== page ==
Honor Swinton Byrne, Tom Burke, Tilda Swinton
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…impeccably acted albeit slow-burning take on young-adulthood…
Subjectiveness is the mark of all great artwork. It is a trait that draws from the experience of the individual to create a personal connection with the piece. It can be provocative, mundane, or in the case of 2019 drama The Souvenir, provide an introspective look into an abusive relationship; where one half observes sadness and the other half sees determination.
Living an existence mostly free of hardships, afforded to her by her privileged upbringing, young film school-student Julie (Honor Swinton Byrne) dreams of a life abound in art and culture.
Her relationship with the much-senior art enthusiast Anthony (Tom Burke) grants the budding filmmaker access to a world filled with art galleries and invitations to dinner parties featuring Britain’s cultural elite.
With these lavish experiences comes all of the debauchery associated with the art scene. The result culminating in a troubling lifestyle that threatens to derail the ambitious Julie from her dream of becoming a filmmaker.
The Souvenir is poignant in its approach, detailing the complex and confusing happenings of Julie and Anthony’s toxic relationship. Julie’s forgiving and generous nature becomes Anthony’s opportunity to exploit her both financially and emotionally. Anthony’s beguiling demeanour buries deep-seated destructive tendencies and is something which director-writer Joanna Hogg captures with a haunting intensity.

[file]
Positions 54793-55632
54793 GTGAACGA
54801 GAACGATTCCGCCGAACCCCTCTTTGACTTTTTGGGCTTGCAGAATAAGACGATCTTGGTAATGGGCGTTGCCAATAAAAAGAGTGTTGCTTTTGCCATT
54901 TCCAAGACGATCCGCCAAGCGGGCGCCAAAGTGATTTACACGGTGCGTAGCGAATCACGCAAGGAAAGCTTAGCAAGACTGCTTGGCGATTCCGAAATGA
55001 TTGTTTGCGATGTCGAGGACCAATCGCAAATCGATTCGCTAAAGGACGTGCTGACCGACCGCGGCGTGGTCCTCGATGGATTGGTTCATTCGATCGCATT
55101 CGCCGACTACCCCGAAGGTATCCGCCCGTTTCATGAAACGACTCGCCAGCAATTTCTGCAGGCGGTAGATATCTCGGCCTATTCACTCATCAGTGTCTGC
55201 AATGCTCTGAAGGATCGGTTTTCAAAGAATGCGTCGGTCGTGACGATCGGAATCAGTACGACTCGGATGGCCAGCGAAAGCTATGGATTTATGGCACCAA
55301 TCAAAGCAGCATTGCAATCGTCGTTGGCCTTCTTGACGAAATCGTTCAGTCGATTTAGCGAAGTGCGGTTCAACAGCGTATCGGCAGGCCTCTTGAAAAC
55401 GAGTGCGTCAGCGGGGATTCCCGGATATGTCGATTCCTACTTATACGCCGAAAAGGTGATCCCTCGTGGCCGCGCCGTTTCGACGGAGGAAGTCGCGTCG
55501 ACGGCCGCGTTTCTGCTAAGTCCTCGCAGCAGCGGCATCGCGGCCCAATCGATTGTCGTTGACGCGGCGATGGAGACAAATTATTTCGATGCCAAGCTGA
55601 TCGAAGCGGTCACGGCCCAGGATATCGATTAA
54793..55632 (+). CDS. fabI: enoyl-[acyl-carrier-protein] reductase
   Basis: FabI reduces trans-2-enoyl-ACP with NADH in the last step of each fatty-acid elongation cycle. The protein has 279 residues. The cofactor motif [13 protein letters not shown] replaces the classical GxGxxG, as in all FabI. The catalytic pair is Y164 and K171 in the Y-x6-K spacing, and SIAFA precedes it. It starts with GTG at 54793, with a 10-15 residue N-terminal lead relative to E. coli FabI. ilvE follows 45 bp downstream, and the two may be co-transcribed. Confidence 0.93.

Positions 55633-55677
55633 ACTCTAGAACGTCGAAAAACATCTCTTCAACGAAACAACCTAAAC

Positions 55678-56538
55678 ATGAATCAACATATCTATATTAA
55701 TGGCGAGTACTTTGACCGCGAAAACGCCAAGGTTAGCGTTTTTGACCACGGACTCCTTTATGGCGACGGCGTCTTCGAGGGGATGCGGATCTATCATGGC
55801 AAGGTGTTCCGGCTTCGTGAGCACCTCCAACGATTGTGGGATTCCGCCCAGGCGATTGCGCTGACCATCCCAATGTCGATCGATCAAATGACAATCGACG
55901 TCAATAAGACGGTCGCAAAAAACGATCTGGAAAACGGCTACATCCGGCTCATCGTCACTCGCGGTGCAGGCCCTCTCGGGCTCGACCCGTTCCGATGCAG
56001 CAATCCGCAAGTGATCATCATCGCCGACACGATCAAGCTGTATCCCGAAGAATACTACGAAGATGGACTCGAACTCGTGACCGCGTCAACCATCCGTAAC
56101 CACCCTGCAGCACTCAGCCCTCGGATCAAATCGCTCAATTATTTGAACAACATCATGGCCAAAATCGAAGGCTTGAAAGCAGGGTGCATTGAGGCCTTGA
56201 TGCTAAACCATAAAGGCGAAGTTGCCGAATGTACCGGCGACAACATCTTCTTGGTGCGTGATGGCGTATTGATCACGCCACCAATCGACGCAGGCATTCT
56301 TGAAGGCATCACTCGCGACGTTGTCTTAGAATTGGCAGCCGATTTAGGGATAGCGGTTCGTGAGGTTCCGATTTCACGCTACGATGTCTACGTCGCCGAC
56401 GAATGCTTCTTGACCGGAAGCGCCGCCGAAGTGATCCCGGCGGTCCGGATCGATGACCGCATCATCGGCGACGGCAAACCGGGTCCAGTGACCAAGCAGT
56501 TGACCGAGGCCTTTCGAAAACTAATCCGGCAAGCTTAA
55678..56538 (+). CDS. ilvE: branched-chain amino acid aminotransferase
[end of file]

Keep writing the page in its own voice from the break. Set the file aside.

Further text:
Hogg displays an unhurried sense of exploration in her filmmaking style. A style which focuses on being contemplative, ambience focused (the mute-coloured set design is first class) and applying literary sensibilities to scene transitions.
Hogg invests heavily in the establishment of Julie and Anthony’s relationship to the point of being ponderous. The Souvenir requires the audience to sit patiently and observe Julie and Anthony’s relationship as though it were a static painting in a gallery. It showcases Hogg’s bold commitment to authenticity yet comes at the expense of dramatic stakes for the first half of the film.
Hogg does come through with the goods in the later part of The Souvenir, building to an emotional walloping that compensates for the film’s extended setup. She demonstrates an impressive understanding of catharsis, both raw and powerful, that may likely spark conversation about the Writer Director this awards season.
Swinton Byrne demonstrates a maturity beyond her years, capturing the innocent curiosity of a young adult looking for connection. She exhibits a hardened shell brought about by a taxing relationship, in a similar fashion to Carey Mulligan’s performance in An Education.
Burke delivers an astoundingly subdued performance, bringing to life an irredeemable character with just as many attractive qualities as he does abusive. He is charming and controlling, vulnerable yet untrustworthy, and a dangerous influence on the impressionable Julie.
Tilda Swinton, who is Byrne’s mother in the film and in real life, rounds out the remaining principal cast. Her appearances – often used as a mode of financial support to Julie – come in short supply yet never fail to leave an impression.
With its artistic sensibilities coupled with dilatory pacing that verges on indulgent, The Souvenir is a divisive piece of filmmaking that will prove a slog for mainstream audiences. For others looking for an impeccably acted albeit slow-burning take on young-adulthood, The Souvenir – like the title implies – will be a stunning keepsake.